Saturday, September 29, 2012

26th Sunday of Ordinary Time

This homily originally appeared in Connect! magazine

When we picture Jesus, we tend to imagine a gentle, soft-spoken man who loved and cared for everyone. While he was certainly that, he was also a man who was passionate about the truth and unafraid to proclaim it whenever necessary. There are times throughout the gospels when Jesus, because of his love of the truth, can sound severe and even harsh. We can sometimes be shocked when we hear Jesus speaking clearly about the reality of hell or when he tells the religious leaders that they are like "vipers" and "white-washed coffins." However, Jesus was not crucified because he was nice. Much of what he said upset the people of his day. Not only was he loved and followed because of his strong proclamation of the truth, but he was hated as well.

It can be a temptation for us when we read passages in the Scriptures which do not sound "nice" to want to overlook them. However, all of Scripture is inspired by God and meant for our education and edification whether it be verses that bring us consolation or words that make us question our choices and our way of life. We have to pay attention to and take very seriously the Scriptures when they point out our sinful behavior no matter how difficult they may be to hear. Otherwise, we may continue in that behavior and miss out on the graces God wishes to shower upon us.

Today's readings have some very harsh and pointed words for those who are envious. Jesus rebukes his disciples for trying to stop a man from casting out demons in his name. Instead of being concerned with the people who were suffering, the disciples were trying to control the powers Jesus had given them. They considered themselves "insiders", part of a clique, and were unwilling to share their authority with others, even if it meant allowing someone to continue to be caught in the grip of the devil.

In essence, they were envious of the others who were able to perform wonders in Jesus' name.

Envy is one of the seven deadly sins and an offense against the tenth commandment. It is also one of the most unpleasant feelings we can have. In fact, Saint Thomas Aquinas tells us that envy is the only sin that does not give any pleasure. When we are envious, we begrudge people the talents, friendships and material possessions they have. Envy is such an offense against God because it can lead to our wishing or even committing harm on others. When we are jealous, we tell God that all the blessings he has given us are not good enough.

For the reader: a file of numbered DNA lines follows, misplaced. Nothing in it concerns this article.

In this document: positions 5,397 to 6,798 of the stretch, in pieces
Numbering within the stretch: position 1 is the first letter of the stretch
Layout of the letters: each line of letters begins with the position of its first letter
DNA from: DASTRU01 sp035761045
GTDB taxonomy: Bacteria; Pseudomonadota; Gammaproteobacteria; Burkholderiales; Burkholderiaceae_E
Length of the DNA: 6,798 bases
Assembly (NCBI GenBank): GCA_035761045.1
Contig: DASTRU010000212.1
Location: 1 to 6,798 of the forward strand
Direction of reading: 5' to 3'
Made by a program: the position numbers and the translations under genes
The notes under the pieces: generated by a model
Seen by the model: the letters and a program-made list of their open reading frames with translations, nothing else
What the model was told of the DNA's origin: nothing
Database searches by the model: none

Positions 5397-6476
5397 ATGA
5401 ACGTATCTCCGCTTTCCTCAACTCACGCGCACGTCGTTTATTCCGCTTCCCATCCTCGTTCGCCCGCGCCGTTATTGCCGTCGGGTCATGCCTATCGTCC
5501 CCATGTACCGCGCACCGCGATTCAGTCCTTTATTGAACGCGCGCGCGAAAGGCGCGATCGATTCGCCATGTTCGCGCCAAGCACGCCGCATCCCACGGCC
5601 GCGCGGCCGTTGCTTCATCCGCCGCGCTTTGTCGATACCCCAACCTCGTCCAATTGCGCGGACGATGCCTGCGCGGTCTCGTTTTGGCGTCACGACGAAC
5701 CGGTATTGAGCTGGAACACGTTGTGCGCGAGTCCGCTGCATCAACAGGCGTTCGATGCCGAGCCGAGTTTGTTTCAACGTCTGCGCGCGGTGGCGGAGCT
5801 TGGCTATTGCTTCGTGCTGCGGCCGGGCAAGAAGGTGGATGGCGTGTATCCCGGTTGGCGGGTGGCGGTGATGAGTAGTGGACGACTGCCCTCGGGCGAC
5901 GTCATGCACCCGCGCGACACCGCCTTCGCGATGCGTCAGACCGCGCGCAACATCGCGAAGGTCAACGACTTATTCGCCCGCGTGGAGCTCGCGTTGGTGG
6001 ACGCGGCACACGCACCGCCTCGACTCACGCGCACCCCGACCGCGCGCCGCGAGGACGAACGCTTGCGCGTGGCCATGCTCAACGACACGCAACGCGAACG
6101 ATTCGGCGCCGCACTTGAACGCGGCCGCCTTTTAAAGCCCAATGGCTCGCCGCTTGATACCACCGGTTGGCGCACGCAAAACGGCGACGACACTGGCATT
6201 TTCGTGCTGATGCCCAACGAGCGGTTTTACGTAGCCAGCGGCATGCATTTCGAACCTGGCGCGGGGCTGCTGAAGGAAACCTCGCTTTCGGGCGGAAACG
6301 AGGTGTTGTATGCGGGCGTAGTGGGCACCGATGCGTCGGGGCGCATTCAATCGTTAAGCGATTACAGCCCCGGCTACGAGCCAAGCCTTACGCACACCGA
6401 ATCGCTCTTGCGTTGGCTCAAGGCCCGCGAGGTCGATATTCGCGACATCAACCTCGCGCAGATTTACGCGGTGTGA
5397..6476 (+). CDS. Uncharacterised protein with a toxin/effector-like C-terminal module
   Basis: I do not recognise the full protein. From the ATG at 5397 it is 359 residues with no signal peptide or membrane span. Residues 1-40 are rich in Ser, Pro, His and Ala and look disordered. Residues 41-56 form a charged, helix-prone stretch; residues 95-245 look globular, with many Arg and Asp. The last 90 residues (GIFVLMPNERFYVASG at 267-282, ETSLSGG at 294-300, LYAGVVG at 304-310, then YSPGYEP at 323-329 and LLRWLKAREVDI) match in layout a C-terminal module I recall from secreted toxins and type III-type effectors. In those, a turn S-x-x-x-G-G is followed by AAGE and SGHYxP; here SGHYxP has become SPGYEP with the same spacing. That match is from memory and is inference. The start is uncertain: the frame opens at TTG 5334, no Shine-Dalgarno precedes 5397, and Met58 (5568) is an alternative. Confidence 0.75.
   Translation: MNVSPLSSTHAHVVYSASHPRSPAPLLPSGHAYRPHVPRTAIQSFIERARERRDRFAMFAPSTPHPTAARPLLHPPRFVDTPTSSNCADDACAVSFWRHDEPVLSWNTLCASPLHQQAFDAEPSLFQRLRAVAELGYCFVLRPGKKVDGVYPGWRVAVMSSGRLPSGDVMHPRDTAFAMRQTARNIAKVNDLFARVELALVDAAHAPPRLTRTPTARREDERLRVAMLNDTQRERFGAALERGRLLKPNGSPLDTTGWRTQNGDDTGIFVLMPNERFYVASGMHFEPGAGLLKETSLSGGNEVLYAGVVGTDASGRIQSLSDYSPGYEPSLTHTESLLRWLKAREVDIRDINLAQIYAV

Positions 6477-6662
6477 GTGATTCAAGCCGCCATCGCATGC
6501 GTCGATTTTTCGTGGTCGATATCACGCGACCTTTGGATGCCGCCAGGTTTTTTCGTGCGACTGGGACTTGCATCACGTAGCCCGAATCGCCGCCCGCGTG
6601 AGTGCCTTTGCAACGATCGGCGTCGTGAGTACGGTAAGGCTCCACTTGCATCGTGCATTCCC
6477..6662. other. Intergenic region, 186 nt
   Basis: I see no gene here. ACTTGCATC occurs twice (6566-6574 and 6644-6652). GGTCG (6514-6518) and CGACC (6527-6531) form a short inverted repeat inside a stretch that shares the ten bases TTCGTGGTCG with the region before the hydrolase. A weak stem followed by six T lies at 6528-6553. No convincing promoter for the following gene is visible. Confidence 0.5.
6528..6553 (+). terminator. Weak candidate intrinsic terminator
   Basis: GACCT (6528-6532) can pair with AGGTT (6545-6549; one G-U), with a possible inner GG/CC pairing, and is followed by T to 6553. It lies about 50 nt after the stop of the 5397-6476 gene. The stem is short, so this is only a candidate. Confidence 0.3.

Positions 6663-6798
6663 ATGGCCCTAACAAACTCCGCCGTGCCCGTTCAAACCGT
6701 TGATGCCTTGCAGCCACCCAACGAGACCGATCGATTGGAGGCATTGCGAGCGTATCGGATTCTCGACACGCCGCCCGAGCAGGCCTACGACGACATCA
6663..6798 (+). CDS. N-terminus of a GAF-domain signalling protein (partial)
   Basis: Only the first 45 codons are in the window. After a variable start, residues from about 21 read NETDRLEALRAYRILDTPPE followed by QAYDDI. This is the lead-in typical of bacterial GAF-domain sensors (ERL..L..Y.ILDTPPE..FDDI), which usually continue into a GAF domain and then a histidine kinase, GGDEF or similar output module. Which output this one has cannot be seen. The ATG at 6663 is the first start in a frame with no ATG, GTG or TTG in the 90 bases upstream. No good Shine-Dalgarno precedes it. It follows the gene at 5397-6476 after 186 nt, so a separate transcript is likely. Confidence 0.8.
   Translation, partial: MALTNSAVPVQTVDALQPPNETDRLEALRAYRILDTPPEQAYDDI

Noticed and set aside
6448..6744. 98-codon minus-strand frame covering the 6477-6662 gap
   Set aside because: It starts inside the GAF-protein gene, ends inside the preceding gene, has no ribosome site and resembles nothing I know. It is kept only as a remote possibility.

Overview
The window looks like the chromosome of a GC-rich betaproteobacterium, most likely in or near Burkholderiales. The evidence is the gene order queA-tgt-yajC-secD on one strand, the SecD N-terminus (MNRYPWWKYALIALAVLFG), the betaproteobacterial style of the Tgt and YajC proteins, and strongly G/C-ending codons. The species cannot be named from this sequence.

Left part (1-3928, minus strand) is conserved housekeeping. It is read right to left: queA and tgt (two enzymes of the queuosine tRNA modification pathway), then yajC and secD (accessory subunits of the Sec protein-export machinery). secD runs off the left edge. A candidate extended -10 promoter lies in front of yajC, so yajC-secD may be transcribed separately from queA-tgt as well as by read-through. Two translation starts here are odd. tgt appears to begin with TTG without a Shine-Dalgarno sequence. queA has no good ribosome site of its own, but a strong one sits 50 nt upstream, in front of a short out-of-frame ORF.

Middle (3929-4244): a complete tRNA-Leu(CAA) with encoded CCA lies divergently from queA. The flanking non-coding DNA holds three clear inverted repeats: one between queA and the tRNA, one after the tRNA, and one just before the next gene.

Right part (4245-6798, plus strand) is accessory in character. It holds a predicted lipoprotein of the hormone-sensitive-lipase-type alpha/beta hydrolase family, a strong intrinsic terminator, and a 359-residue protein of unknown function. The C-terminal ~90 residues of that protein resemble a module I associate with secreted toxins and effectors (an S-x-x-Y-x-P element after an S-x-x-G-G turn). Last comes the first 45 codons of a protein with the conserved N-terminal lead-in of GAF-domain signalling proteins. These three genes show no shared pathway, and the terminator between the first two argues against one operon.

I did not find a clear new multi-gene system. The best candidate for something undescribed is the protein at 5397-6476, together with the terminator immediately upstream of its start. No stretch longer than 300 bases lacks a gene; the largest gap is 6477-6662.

No one is immune from envy. It happens among classmates, it can take place between neighbors, and it can be found in businesses. Sad to say, even clergymen can find themselves envying other deacons or priests who are more charismatic or better preachers. When jealousy does find a place in our hearts, it destroys relationships and communities. It is at the root of many crimes such as robbery, fraud and even murder.

In a materialistic culture like our own, envy is widespread and far-reaching. Over the past years, we can see the effects it has had on our economy. As we suffer through the current financial crisis, we have to ask ourselves, how much of it was caused by jealousy? Is it not true that people over-extended themselves buying homes, cars and other items they could not afford because they wanted to impress their friends and neighbors or because they wanted what other people had? In the process, many have lost their homes and their life savings, families have been torn apart and whole neighborhoods have been ruined. When we consider how much havoc envy has wreaked it is easy to understand why Jesus had such harsh words to say about it to his disciples.

The good news is that there is a way out for us who might find ourselves struggling with envy. As with any sin, it begins by turning to Jesus and asking forgiveness. In prayer, we can confess to God that we are envious because we do not always appreciate how he has blessed us. We can ask him to give us a real and lasting gratitude for the good things we already enjoy. And we can ask him to give us a true humility so that we do not always have to be the center of attention and do not always have to impress everyone all the time.

If our jealousy has led us to seriously harm others by spreading rumors about them or stealing from them, we should go to the Sacrament of Reconciliation as soon as possible. And, whenever possible, we should try to make things right by restoring whatever we may have damaged or stolen. Another good way of overcoming envy and learning humility is to ask forgiveness of the person we have harmed and confessing to him or her that we were acting out of jealousy. Chances are they already know that, but it will go a long way toward healing the relationship.

The essence of the Christian life is to follow the example of love which Christ set for us. It means loving others as we love ourselves and putting the interests of others before our own. It is the exact opposite of how we act when we are jealous. And so, another important cure for envy is to pray for the well-being of the people we are jealous of. In fact, as difficult as it may sound, we should ask God to bless them with the talents, friendships and material possessions we would like for ourselves. One of the Church's greatest preachers, Saint John Chrysostom put it this way:

Would you like to see God glorified by you? Then rejoice in your brother's progress and you will immediately give glory to God. Because his servant could conquer envy by rejoicing in the merits of others, God will be praised.

When we do that sincerely, we begin to feel the grip of envy loosen on our hearts. We live with a deeper sense of gratitude for the blessings we enjoy. And we begin to marvel at how God's blessings are spread far and wide for his greater glory.

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